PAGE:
Breastfeeding Week is observed in the first week of August to focus attention on the important aspect of promotion and support of breastfeeding. The theme of this year’s breastfeeding week is ‘Sustaining Breastfeeding’.
The Ministry of Health & Family Welfare has planned various activities at the national level during this week in association with IAP and Rammohan Lohia Hospital.
To intensify the efforts further for promotion of breastfeeding, the Health Ministry has initiated a nationwide programme called “MAA-Mother’s Absolute Affection’’ to bring undiluted focus on promotion of breastfeeding and provision of services towards supporting breastfeeding, along with ongoing efforts of routine health systems.
In addition, “National Guidelines on Lactation Management Centres in Public Health Facilities” have been recently released to facilitate establishment of lactation management centres for ensuring that the sick and pre-term babies are fed with safe human breast milk.
The key components of the MAA programme are awareness generation, promotion of breastfeeding & inter personal counselling at community level, skilled support for breastfeeding at delivery points and monitoring and Award/ recognition of health facility. Under this programme, ASHA has been incentivized for reaching out to pregnant and lactating mothers and provide information on benefits and techniques of successful breastfeeding during interpersonal communication.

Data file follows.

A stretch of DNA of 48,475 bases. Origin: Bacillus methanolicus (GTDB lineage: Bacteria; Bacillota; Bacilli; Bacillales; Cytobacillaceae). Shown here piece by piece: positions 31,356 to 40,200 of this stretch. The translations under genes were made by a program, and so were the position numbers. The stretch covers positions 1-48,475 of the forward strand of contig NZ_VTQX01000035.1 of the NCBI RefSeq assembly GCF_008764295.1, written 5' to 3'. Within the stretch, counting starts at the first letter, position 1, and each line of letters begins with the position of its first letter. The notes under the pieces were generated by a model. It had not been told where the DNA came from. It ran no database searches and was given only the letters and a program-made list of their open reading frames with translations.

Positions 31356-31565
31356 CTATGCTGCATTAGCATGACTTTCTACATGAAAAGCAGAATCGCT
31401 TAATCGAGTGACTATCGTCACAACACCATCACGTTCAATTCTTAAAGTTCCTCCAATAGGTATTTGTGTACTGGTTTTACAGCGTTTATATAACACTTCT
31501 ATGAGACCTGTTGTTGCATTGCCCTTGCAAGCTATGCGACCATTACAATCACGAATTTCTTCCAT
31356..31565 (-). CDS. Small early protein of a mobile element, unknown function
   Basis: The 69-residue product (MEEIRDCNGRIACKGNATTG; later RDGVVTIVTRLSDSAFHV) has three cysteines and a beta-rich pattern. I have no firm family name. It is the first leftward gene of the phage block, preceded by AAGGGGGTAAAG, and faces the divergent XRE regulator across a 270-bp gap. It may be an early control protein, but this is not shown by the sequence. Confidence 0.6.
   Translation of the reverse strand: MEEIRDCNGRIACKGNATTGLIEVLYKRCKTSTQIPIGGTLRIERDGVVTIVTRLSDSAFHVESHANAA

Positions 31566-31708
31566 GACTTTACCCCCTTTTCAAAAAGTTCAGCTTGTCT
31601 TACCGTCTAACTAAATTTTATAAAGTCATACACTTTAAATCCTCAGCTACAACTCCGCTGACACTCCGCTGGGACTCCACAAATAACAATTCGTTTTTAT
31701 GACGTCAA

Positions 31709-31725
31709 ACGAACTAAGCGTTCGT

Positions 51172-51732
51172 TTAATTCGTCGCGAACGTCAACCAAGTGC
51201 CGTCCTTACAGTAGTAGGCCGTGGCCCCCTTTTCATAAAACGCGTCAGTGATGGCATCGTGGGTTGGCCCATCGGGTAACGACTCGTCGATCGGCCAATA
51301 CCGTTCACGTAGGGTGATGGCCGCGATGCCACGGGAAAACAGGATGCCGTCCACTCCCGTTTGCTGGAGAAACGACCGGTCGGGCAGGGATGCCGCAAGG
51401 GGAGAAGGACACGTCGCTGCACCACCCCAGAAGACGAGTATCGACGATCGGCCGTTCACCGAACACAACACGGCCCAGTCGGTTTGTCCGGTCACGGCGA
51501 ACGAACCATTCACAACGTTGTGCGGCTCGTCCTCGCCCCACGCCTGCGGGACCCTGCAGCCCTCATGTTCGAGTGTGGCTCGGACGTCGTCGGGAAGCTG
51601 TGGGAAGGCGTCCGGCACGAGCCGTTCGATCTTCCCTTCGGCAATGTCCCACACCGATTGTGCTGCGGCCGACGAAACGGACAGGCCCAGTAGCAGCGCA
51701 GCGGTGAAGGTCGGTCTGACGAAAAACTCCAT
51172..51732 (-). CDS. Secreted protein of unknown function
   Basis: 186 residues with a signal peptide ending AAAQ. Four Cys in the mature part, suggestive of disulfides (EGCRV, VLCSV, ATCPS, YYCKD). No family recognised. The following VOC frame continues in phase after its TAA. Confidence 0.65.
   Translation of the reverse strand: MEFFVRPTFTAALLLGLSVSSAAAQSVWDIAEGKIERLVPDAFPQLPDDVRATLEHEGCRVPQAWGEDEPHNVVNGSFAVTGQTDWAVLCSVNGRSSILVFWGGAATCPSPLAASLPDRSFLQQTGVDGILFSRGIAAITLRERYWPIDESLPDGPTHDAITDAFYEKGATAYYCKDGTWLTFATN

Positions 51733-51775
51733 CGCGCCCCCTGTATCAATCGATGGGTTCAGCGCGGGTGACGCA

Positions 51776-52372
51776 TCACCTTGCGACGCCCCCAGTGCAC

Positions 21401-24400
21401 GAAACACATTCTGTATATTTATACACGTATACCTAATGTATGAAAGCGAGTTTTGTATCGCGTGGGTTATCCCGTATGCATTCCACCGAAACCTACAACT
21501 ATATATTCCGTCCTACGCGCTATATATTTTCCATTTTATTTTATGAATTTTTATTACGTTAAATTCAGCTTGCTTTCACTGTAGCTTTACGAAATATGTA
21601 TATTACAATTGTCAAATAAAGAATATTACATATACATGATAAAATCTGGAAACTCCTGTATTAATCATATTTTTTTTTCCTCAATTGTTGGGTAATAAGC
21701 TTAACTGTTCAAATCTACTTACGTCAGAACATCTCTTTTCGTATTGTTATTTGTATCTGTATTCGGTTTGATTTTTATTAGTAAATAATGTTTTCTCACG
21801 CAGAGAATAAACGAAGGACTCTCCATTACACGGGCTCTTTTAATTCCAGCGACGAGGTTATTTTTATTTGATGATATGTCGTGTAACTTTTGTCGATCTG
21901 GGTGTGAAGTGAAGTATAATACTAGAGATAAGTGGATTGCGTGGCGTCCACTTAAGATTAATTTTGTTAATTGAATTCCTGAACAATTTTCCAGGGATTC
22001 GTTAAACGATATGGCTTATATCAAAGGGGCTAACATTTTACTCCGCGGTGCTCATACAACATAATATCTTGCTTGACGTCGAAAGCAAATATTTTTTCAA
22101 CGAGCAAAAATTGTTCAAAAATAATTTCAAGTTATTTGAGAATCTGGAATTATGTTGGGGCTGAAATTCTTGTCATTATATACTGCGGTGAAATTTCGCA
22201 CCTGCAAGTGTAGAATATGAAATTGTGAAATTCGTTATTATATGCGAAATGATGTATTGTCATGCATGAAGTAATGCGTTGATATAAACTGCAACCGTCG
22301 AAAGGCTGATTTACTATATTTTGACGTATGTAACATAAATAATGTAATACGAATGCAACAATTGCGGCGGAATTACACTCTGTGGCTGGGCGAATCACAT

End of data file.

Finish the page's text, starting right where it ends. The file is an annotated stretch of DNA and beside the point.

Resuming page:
ANMs at all sub-centres and health personnel at all delivery points are being trained for providing skilled support to mothers referred with issues related to breastfeeding.
Breastfeeding is an important efficient and cost-effective intervention promoting child survival and health. Breastfeeding within an hour of birth could prevent 20% of the newborn deaths. Infants who are not breastfed are 15 times more likely to die from pnuemonia and 11 times more likely to die from diarrhoea than children who are exclusively breastfed, which are two leading causes of death in children under-five years of age. In addition, children who were not breastfed are at increased risk for diabetes, obesity, allergies, asthma, childhood leukemia, sudden infant death syndrome etc.
Apart from mortality and morbidity benefits, breastfeeding also has tremendous impact on improved IQ.
The trend of breastfeeding has shown an upward trend. As per recent data, initial breastfeeding has been nearly doubled in last decade. i.e from 23.4 per cent to 41.6 per cent (NFHs-3, 2005-06 and 4, 2015-16).
Significant improvement has also been reported for exclusive breastfeeding as proportion of children under age 6 months exclusively breastfed, has gone up to 54.9 (NFHS-4) per cent from 46.4 per cent (NFHS-3). However, there is further scope of improving initial breastfeeding rates considering the high proportion of institutional deliveries in the country.